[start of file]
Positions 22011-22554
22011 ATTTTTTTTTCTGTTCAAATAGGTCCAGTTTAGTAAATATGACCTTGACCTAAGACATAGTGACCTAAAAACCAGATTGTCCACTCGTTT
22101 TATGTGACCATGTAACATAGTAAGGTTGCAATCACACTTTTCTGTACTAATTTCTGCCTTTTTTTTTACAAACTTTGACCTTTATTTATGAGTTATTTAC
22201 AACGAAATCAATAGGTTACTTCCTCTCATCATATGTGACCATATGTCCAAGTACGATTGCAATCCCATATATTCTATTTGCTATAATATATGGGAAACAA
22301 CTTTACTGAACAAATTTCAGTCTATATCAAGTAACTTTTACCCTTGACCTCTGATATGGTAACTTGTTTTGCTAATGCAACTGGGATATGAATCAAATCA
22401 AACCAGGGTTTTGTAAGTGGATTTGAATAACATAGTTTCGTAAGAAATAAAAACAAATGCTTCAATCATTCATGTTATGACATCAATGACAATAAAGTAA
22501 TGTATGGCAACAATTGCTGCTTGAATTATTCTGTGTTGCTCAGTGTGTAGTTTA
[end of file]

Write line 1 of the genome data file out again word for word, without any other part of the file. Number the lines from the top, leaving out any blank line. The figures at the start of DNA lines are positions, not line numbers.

Positions 22011-22554